Selfless act gives boy living with autism a service dog

Selfless act gives boy living with autism a service dog

The CDC said more than three and a half million people live with a disorder on the autism spectrum.     

There’s no cure for autism, but it can be managed with the right type of care and assistance.

Living with autism is different for everyone. For 12-year-old Logan Haines in Soldier’s Grove, his mom said he sometimes has trouble communicating and can get worked up over situations rather quickly.

To help Logan, his family has decided to go the four-legged route and get him a dog, but getting the dog to Wisconsin is a miracle in itself and truly an act of selflessness by complete strangers.

“I just took an instant liking to her once I saw her,” said Haines.

Haines, along with his mom and sister, went to the Vernon County Humane Society to visit Logan’s new friend, a dog named Cherie.

“I mean right when we walked through the door I started petting her,” said Haines.

“He didn’t speak much. He was just instantly drawn to her, it was instantaneous,” said Shannon Goodman, Logan’s mom.

“He was able to kiss her nose and be straight up in her face and she loved it. She adored it,” said Megan Cavage, Logan’s sister.

Logan’s mom and sister are hoping Cherie will help Logan manage his autism, which he was diagnosed with when he was 6 years old.

“It’s heartbreaking at times because some of the things he does, but he doesn’t realize he is doing it,” said Goodman.

“Sometimes it’s the video games (that cause Logan to get upset) and sometimes he is frustrated with not being able to say something right away because he does have a stutter,” said Cavage.

“As a mom, it makes me feel helpless,” said Goodman. “I don’t know what triggered it, it’s hard to get it out of him and I don’t know how to help him right then and there.”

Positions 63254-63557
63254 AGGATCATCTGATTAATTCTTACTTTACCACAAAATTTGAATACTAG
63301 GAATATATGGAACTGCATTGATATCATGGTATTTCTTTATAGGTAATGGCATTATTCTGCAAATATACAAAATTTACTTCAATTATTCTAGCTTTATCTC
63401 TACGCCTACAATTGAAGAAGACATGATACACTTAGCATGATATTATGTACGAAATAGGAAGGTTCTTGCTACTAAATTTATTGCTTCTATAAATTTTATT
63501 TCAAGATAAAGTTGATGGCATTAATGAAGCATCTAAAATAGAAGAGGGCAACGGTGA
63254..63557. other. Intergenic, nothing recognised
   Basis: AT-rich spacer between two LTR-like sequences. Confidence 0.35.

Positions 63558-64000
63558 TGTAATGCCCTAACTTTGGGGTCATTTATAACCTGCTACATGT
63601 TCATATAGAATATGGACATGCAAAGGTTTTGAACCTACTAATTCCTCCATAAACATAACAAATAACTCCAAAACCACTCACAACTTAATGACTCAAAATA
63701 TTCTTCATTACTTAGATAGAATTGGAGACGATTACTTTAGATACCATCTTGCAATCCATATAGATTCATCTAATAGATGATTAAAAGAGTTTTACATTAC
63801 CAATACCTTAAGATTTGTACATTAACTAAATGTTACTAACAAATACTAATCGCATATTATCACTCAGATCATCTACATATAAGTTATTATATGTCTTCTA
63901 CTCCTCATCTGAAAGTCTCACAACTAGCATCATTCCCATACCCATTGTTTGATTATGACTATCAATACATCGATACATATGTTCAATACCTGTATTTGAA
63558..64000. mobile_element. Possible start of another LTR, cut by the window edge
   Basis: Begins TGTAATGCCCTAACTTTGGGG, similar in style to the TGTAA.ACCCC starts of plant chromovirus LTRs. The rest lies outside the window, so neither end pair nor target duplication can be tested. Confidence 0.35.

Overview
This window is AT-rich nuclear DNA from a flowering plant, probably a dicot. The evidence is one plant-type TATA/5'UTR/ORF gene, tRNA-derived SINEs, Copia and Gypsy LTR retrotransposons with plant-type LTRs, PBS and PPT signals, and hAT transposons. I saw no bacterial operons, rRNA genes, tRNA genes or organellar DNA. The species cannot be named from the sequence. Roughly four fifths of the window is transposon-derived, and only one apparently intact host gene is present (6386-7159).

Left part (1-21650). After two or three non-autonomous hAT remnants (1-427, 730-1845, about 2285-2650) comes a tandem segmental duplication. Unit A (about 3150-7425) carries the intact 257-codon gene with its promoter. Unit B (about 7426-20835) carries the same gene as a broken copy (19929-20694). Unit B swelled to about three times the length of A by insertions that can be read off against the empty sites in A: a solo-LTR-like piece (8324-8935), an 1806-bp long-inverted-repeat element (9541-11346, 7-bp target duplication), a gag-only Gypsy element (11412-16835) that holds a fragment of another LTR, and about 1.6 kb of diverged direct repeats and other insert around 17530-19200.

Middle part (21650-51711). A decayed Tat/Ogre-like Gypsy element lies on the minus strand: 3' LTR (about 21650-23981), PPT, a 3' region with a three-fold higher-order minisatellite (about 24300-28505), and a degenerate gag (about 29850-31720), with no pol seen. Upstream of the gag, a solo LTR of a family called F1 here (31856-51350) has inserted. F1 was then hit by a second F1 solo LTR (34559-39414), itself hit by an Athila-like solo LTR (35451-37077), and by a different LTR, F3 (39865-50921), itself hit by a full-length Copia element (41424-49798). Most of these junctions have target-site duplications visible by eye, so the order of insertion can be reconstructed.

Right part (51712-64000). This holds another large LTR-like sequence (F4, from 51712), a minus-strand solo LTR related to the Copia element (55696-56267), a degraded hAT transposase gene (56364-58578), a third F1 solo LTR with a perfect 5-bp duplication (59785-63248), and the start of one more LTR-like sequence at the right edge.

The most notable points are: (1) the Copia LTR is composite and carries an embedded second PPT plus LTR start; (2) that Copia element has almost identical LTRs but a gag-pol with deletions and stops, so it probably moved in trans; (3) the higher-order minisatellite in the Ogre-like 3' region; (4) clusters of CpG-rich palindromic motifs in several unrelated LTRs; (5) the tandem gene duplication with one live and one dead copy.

Goodman said as Logan’s needs continue to evolve, a four-legged friend will be able to grow with him.

“Logan has been struggling lately with meltdowns and emotional things going on and as he grows everything changes, so medications have to change so we are just trying to find someone for Logan,” said Goodman.

That someone is Cherie, but her journey here has been a long one too.

“She was scheduled to be euthanized,” said Jennie Klar the former manager of the Vernon County Humane Society. “I got a call from the rescue coordinator asking if we would be willing to take three dogs scheduled to be euthanized, I said heck yes and we ended up getting Cherie.”

But before Cherie could come to Wisconsin, she had to go to a foster family for a little bit because they don’t normally go from one shelter to another and that’s where the family taking care of Cherie fell in love with her.

“She was with a gal named Sherry and her great niece fell madly in love with this dog,” said Klar.

They fell so in love with Cherie that the foster family wanted to adopt her. However, when they found out Cherie was going to be a companion for a Wisconsin boy with autism, the foster family decided to put their own feelings aside and send her to Logan.

“It’s the most amazing thing that there are still beautiful people out there willing to give up what they love so someone else can have happiness,” said Klar.

But Cherie didn’t come to Wisconsin empty handed. To make sure Logan was up to date on everything, the little girl sent an entire binder and bag for Logan that included a little note.

“The great niece wrote out different things that Cherie needs to have: a fan blowing when she sleeps, likes her belly rubbed, loves to sleep in bed, will sit by door to go outside,” said Klar.

“We read her letter and it just made us cry,” said Goodman. “It makes me hurt for that little girl because I can’t even imagine fostering this dog and falling in love with her and still being able to think beyond themselves and to think about Logan and let her come here.”

Logan’s family said they will never be able to thank the little girl enough for her selflessness and what she has done for Logan.

“You just gave Logan a friend he will have for a very long time,” said Cavage.

“I am sure this will come back to her. She has done more good than she can possibly imagine, especially at that young of an age,” said Goodman.

And that good deed includes seven little puppies.

“There is still good and I really believe that. Not everyone is bad, not everything is bad, but there is always a blessing around the corner, like this one,” said Goodman.

“Maybe I can teach her how to talk in human words,” said Haines.

Cherie has been home for about a month now and the family has actually decided to change her name to Freya. They plan on staying in touch with the foster family and sending monthly updates to them.

The average cost of a service dog through Autism Service Dogs of America is about $13,000.